Golfers can still play through at Camas Meadows

Cedars on Salmon Creek also remains open; Tri-Mountain is closed



CAMAS — While the world is changing every day around us, some things stay the same.

You know, such as people hiding from their boss while playing a round of golf.

“Please don’t take any pictures of me. I’m supposed to be at work,” an anonymous man said Thursday afternoon at Camas Meadows Golf Course.

Jamie Stilwell sets up for her shot on the first tee at Camas Meadows Golf Course on Thursday. She said she needed to get out for some fresh air and was grateful that the course was open. Photo by Paul Valencia
Jamie Stilwell sets up for her shot on the first tee at Camas Meadows Golf Course on Thursday. She said she needed to get out for some fresh air and was grateful that the course was open. Photo by Paul Valencia

Others, however, had no issue talking about how grateful they were that the course remains open during the coronavirus pandemic.

Camas Meadows had a frost delay early Thursday but then tee times were booked all the way until late afternoon. The driving range is open, too. The Cedars on Salmon Creek in Brush Prairie also remains open. However, Tri-Mountain Golf Course in Ridgefield is closed. 

While no one knows how the immediate future will play out, golf enthusiasts in Clark County, for now, have a place to play. 

At Camas Meadows, golfers are asked to follow some guidelines.

“We need recreation in our community,” said Chris Garrison, the head professional and general manager of the course. “So many people are stuck and need to get out. We want to be able to provide that for people as safe as we possibly can.”

There are signs posted throughout the course reminding folks of social distancing. No gatherings of more than 10 people on the practice greens nor the first tee, for example. 

“Once they get on the golf course, they are 300 yards away from the next (group),” Garrison said. 

Signs are posted throughout the grounds at Camas Meadows Golf Course to remind players to be safe. Photo by Paul Valencia
Signs are posted throughout the grounds at Camas Meadows Golf Course to remind players to be safe. Photo by Paul Valencia

The course has removed all ball washers, as well as rakes in the sand traps. Camas Meadows is encouraging golfers to follow the USGA option of not removing the flagstick while putting. 

In other words, do not handle anything that does not need to be handled.

“Although we can’t guarantee someone’s safety 100 percent — there is still interaction with other people — we’re working on all of our social distancing,” Garrison said.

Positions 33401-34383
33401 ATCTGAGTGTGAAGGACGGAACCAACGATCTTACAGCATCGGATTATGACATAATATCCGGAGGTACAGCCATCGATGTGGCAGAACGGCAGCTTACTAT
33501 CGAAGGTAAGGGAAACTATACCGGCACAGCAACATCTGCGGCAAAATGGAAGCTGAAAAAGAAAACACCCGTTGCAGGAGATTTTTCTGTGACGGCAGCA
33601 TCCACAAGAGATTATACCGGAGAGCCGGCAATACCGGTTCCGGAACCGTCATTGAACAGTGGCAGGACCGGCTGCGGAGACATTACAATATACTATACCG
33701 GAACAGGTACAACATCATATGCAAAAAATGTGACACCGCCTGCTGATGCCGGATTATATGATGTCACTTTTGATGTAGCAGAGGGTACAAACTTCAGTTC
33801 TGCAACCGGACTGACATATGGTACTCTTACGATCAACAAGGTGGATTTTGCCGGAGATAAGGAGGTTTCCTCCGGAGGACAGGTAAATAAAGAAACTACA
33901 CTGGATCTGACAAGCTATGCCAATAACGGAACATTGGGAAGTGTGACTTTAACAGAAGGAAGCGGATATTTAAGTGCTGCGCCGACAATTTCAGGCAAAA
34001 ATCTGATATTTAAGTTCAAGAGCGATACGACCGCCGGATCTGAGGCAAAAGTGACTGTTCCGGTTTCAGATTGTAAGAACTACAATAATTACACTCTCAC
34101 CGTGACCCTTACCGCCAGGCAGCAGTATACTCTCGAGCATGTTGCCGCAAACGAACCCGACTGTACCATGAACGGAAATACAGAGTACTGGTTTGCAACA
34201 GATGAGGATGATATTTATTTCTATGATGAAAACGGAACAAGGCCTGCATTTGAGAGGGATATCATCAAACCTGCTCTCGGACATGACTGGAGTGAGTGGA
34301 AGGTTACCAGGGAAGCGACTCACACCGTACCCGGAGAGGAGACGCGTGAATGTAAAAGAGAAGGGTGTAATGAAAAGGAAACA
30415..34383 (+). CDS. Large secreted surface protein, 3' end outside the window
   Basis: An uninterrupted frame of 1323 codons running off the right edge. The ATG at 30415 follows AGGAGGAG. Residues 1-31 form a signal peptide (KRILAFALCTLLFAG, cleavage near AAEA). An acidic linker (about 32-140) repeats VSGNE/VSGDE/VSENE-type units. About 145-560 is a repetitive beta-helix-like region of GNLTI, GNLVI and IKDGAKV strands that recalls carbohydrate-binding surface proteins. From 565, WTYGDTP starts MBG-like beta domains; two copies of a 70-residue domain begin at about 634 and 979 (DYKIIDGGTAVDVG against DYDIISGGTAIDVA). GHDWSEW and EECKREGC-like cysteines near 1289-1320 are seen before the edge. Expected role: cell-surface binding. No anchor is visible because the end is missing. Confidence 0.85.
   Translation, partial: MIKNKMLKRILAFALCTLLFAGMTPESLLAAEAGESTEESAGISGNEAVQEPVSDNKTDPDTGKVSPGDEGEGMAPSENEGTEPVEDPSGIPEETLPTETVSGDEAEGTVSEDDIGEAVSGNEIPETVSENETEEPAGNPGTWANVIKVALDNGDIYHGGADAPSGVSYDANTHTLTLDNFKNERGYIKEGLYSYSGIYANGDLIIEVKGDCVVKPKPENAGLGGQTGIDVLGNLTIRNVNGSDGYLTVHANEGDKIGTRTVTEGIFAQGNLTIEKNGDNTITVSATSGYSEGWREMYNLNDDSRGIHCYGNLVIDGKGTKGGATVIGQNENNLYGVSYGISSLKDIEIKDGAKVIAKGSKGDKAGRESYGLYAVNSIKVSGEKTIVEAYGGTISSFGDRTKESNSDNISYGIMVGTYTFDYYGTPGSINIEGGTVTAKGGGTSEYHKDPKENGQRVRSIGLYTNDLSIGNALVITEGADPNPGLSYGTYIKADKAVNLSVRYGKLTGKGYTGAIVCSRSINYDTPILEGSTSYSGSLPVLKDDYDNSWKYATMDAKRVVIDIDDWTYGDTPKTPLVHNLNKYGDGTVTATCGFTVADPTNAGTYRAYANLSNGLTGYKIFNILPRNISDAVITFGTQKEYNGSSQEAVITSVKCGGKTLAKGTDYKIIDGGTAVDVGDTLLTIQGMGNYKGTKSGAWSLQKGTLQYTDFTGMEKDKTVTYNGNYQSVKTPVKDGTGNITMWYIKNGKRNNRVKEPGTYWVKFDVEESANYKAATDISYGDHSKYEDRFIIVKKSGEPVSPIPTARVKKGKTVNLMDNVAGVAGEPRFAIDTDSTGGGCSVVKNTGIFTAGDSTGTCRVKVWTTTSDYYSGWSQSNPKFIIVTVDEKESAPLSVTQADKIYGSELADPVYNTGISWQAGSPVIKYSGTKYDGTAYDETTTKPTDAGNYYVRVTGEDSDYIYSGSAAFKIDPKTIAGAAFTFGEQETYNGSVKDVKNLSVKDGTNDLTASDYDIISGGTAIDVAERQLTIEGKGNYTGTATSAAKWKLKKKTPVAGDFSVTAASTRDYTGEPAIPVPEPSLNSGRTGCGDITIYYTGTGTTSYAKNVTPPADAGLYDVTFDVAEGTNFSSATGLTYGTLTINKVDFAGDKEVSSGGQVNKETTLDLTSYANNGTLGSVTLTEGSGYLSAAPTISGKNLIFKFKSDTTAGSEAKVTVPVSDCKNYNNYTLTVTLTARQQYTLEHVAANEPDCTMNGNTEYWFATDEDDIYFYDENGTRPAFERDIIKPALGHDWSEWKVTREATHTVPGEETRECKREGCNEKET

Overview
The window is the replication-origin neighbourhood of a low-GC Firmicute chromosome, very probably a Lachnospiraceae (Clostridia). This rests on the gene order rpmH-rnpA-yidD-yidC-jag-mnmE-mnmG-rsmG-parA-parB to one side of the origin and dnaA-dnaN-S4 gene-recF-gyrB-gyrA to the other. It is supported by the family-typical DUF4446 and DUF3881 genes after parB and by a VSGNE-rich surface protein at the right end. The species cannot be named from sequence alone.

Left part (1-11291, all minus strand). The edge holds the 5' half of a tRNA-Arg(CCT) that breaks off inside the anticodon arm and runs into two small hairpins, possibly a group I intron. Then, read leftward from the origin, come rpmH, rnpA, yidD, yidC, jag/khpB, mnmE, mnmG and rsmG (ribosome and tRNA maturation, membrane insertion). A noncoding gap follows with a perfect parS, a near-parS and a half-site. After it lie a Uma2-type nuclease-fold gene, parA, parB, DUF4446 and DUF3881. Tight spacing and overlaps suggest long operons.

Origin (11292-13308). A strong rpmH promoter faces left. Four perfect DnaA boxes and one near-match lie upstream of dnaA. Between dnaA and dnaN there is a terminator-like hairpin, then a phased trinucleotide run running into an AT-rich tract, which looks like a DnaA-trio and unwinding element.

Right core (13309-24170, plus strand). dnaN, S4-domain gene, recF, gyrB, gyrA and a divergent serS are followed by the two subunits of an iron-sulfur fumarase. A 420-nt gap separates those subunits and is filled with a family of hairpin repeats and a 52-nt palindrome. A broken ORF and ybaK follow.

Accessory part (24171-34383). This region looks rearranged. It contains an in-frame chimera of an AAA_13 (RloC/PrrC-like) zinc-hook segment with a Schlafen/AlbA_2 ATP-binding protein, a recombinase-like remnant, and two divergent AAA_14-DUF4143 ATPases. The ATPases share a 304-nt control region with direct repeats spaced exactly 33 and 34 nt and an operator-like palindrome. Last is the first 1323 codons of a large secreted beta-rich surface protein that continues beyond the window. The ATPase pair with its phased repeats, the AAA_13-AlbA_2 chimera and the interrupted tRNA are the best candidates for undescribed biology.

The pro shop is open, but only four guests are allowed inside at the same time. 

All the steering wheels on the golf carts, the handles of pull carts, are cleaned regularly,

The driving range is open but customers are on the mats, only, because those are stations that are roughly 6 feet apart from one another.

“Folks need to take a look and see if they’re comfortable,” Garrison said. 

“Looking for family entertainment? The driving range is a great place to be,” he added.

Jamie Stilwell, 25, planned an outing with three of her friends Thursday. 

“Safer to be out in fresh air with them,” she said.

“I don’t want to be at home. I like the fresh air. It’s something different than watching TV. Gotta get exercise. All the gyms are closed. This seems like the smartest way to get out and moving. This is safer than being at the grocery store.”

The 18th green at Camas Meadows Golf Course would see a lot of action Thursday as tee times were booked all day. Photo by Paul Valencia
The 18th green at Camas Meadows Golf Course would see a lot of action Thursday as tee times were booked all day. Photo by Paul Valencia

Dino Zeppetella of Camas said it is important that the course remains open. Not just for the game.

“I know quite a few out here who are former military. For them, it’s a mental health break,” Zeppetella said. “You think golf is difficult, but it’s actually relaxing for people … to relieve their mind, anxiety.”

Garrison said he had a family thank him for remaining open. 

The driving range, he was told, was a great place for exercise and some relief. 

Garrison added, though, that golfers should call in advance or go online for tee times and other information. Things have a way of changing fast these days.

About The Author

Paul Valencia joins ClarkCountyToday.com after more than two decades of newspaper experience. He became the face of high school sports coverage in Clark County during his 17 years at The Columbian. Before moving to Vancouver, Paul worked at Oregon daily newspapers in Pendleton, Roseburg, and Salem. A graduate of David Douglas High School in Portland, Paul enlisted in the U.S. Army, serving three years as a soldier/journalist. He and his wife Jenny recently celebrated their 20th anniversary. They have a son who has a passion for karate and Minecraft. Paul’s hobbies include: Watching the Raiders play football, reading about the Raiders playing football, and waiting to watch and read about the Raiders playing football.

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